Hard Drive Form Factors Explained

This is the first article in a series that will explain how hard drives work, why they fail and what you as users can do to protect your data. When looking at hard drives the first step is to identify what it’s form factor is. Simply put, the form factor is the size of the hard drive and how it connects to your computer.

The most common type of hard drive form factor is 3.5 inch for desktop disks. Laptop hard drives are almost alwas 2.5 inch form factor. Almost all computers manufactored today for consumers and small businesses have either IDE or SATA hard drives with a normal 3.5 or 2.5 inch form factor.

Why Is a 3.5 Inch Hard Drive Form Factor actually 4 inches wide

The 3.5 inch form factor doesn’t actually refer to the physical measurement of width or height of the drive, but refers to what the size of the bay is on the computer. Originally the 3.5 inch form factor was used in reference to the size of the PC’s floppy drive. Today hard drives are typically smaller than their counterparts from 5 years ago.

Watch the video below for a visual guide to common hard drive form factors:

Laptop hard drives are 2.5 inch form factors and like desktop disks, can be either IDE or SATA. The video above shows the difference between the cables and power connections on the two types of hard drives. Today there is also a significant difference in hard drive pricing when it comes to SATA and IDE. When looking at hard drive recovery, we don’t charge more for one or the other.


  1. Cool so an adapter for SATA to IDE would work on 2.5 and 3.5 form factor drives?

  2. Yes, a hard drive adapter that converts SATA will work on either a 2.5 or 3.5 hard drive.

    3.5 and 2.5 IDE drive however, need a special adapter. We have a video that shows how to hook up and slave a laptop hard drive to a USB enclosure that explains how to use a 2.5 to 3.5 form factor adapter

  3. Danny Harris says:

    I have a 750 gig maxtor external hd that is only a couple of months old and my toddler grand daughter accidently pulled it off my work table and it worked for a day or so but now all it will do is make a very low intermittent buzz, I was told by a friend who is a semi expert that the spindle motor is locked up. is this something that can be repaired and if so can you tell me aprox. what kind of charge I am looking at.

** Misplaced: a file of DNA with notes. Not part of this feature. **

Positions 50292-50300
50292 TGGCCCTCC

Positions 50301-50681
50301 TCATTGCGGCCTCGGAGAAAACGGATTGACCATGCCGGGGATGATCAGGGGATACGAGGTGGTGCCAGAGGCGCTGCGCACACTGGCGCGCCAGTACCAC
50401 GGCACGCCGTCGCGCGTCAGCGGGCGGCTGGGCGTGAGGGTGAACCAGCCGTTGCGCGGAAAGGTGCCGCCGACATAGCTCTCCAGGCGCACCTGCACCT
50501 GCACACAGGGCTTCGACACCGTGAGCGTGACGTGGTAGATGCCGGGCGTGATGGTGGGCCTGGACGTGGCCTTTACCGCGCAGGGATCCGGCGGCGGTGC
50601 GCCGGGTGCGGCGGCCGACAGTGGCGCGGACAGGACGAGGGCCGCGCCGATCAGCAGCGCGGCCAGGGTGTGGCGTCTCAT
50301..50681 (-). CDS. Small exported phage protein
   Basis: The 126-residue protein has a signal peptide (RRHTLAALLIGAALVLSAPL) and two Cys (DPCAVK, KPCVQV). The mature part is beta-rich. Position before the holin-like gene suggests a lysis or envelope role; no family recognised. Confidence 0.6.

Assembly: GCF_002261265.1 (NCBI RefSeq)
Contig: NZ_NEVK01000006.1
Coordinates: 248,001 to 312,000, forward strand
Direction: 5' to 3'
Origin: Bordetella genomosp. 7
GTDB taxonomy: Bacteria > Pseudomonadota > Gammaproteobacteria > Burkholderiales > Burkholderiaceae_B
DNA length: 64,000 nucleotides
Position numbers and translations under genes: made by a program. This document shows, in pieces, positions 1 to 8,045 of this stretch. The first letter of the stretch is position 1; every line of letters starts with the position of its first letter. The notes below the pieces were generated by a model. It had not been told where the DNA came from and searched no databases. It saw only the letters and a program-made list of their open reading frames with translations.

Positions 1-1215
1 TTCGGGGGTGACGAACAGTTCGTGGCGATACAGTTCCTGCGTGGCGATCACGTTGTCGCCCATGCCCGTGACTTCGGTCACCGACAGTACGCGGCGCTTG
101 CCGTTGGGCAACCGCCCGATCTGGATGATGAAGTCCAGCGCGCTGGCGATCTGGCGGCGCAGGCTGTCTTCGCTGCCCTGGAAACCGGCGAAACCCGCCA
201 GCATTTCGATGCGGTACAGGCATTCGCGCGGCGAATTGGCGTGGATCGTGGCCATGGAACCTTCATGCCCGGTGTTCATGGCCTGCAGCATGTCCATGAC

there is only about a 100 gigs being used and its mostly photos with some photoshop documents.
    Thanks, Danny Harris

  4. my old pc ‘s mother board dont work it dont even power up ,sometimes and shuts down whenever, I want toget the data off that hard drive.it is 3.5 ide I have the usb/ide adapter but where do I get the power from do I need another adapter from hard drive to ac power? then I should just plug in the usb to my new pc ?

  5. William S says:

    I’m convinced bearings are out of place in my motor. I’ve done extensive research in a considerable ammount of time (three days) and it is my understanding that this type of repair is the most costly due to the TEDIUM involved.
    Seagate 7200.10 320GB of which only about 30GB is needed.

    Please reason with me? I’m in a spot of bother here.

    William S
    Phildelphia Pa

  6. What is the different between Seagate ST320005N1A1AS-RK and ST32000641AS

  7. How do I know which Seagate model number is the newer one

    for example the Seagate from best-buy is ST320005N1A1AS-RK

    and from TigerDirect Seagate is ST32000641AS which one is this years model 2010



  1. agapeforensic.com » Blog Archive » Links for today says:

    [...] Your hard drive got corrupted and you fear the possibility of losing your important data. Heres when data recovery can help you. Michael Stankard explains how hard drives work, why they fail and what you as users can do to protect your data. Read more [...]

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